With the benefit of AI every student will receive high quality, personalised teaching, formative assessment and grading. The difficulty of finding an appropriate pace at which all students should progress in all subjects will increasingly be met by the technology, allowing every student to move individually.

Excessive stress and teacher workload, which technology never truly addressed in the third revolution model, will be mitigated when much of the heavy lifting, including preparation of lessons, marking and assessment, is taken over by AI.

This will be easier to achieve in STEM subjects than in the humanities, but AI, with virtual and augmented reality, offers extraordinary opportunities for deeper enjoyment and understanding of the humanities.

Mental health problems have been worsening amongst young people across the world, especially since Covid struck in 2020. One cause is that young people feel valued and validated by the school system solely based on their success at passing exams. Everywhere, schools are better at finding out what young people cannot do, then what they can. The self-esteem of the already vulnerable takes a huge hit. AI will personalise teaching and tutoring, helping children feel good about their learning, while freeing up time for teachers to spend more time caring for their students.





Finally, AI will help develop all types of intelligence, including creativity, interpersonal relationships and self-knowledge, character, and leadership capabilities. The word “educate” after all means to “lead out”, to develop all the talents that young people have, not just cognitive intelligence, on which school systems overwhelmingly focus.

We cannot rely on governments, legislatures, and certainly not EdTech companies, however benign their intentions, to provide the rules and frameworks for our young people. The teaching profession has to take the future into its own hands.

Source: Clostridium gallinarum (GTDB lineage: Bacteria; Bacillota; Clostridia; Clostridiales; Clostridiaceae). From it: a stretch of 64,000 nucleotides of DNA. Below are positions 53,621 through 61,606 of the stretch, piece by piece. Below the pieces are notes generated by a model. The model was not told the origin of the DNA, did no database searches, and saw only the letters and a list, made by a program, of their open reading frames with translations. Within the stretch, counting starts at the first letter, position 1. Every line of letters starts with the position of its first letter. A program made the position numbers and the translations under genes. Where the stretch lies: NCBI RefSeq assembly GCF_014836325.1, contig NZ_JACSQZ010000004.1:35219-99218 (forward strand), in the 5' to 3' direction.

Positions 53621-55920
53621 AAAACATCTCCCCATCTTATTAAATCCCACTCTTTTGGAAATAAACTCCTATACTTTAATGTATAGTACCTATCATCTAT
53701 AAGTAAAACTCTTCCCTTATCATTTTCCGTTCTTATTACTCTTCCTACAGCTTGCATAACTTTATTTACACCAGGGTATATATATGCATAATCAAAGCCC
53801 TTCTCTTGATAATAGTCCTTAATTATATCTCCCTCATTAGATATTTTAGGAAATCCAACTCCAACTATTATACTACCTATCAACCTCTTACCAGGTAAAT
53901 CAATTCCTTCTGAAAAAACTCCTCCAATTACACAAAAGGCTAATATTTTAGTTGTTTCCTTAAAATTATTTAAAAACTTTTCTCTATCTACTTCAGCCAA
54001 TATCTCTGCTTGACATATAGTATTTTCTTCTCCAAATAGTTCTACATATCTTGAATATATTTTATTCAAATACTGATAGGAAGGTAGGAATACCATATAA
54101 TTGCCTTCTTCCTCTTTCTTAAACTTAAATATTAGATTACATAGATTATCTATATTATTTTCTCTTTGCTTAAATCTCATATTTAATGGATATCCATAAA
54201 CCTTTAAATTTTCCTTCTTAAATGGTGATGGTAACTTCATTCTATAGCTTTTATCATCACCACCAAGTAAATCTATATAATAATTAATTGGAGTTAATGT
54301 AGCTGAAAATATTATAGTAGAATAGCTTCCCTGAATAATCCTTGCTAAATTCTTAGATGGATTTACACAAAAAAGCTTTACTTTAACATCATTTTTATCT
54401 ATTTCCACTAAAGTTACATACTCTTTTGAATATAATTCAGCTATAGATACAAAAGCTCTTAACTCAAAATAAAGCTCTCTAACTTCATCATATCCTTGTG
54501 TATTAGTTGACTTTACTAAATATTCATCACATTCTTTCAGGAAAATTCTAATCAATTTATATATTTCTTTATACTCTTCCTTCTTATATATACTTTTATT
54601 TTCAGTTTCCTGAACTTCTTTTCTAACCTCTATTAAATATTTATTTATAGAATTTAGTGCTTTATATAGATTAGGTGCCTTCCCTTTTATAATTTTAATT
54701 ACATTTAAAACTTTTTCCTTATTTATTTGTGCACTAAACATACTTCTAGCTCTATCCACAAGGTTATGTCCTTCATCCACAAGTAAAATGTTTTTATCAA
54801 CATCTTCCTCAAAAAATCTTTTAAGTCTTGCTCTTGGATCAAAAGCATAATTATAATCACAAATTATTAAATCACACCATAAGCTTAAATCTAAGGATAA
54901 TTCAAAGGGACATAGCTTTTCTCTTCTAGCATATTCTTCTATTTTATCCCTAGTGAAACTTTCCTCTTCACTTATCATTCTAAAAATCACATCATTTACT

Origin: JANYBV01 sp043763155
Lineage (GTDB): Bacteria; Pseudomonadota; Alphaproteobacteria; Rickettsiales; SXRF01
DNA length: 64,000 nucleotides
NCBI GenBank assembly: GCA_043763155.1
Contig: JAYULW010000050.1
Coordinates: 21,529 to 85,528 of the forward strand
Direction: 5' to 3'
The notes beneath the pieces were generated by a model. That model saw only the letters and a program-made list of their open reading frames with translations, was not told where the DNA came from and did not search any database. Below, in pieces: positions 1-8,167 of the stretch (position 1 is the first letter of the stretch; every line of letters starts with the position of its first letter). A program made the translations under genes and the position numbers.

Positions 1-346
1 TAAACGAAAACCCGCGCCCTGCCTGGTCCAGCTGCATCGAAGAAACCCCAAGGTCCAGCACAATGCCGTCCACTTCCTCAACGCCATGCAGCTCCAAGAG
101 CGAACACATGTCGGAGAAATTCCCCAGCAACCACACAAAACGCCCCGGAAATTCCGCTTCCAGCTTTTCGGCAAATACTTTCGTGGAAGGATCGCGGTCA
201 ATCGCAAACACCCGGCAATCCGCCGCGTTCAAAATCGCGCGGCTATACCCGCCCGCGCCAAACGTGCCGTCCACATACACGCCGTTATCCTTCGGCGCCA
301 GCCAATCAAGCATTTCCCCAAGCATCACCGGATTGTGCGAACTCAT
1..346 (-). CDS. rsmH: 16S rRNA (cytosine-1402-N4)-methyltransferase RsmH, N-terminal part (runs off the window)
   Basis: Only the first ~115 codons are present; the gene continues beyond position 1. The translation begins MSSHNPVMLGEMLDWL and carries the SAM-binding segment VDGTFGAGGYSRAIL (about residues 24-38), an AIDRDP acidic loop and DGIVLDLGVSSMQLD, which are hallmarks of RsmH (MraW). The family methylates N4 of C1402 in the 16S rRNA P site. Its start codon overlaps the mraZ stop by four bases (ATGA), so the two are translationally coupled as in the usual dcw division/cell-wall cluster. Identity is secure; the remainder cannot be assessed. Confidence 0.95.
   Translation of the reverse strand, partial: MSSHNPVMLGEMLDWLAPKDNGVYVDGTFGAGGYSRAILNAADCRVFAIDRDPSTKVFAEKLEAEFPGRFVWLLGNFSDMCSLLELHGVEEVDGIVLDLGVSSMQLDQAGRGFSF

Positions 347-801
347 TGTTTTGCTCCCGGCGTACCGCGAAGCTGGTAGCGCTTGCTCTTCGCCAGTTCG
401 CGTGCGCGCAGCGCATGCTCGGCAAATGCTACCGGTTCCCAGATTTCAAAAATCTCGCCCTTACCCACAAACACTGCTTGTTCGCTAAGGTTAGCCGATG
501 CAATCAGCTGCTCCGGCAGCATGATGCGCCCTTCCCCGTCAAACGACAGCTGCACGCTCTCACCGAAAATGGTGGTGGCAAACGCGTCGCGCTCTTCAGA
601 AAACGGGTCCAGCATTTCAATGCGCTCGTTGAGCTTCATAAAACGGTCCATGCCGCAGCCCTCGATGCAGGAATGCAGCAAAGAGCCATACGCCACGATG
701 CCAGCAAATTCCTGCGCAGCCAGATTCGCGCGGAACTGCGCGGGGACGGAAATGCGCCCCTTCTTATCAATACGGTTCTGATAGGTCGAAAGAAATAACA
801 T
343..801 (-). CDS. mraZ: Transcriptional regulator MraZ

Only the profession itself will understand teaching, learning and young people.

I applaud the work of Nord Anglia Education, which is taking an important lead in the way in which AI can best be utilised in schools, and teacher training.

We need champions everywhere if we are to win this race.


Images in this article were created by AI (MidJourney).

Sir Anthony Seldon is a leading contemporary historian, educationalist, commentator and political author. He was a transformative head of Brighton College and Wellington College, and now Epsom College, and before that, he was Vice Chancellor of the University of Buckingham. He is author or editor of over 50 books on contemporary history, politics and education, including the inside books on the last six British Prime Ministers. He was the co-founder and first director of the Institute for Contemporary British History, is co-founder of Action for Happiness, and was honorary historical adviser to 10 Downing Street. He wrote “The Fourth Education Revolution” about the impact of AI on education, and has helped found the Bourne Epsom Protocol to help schools and colleges understand how AI can be optimally used.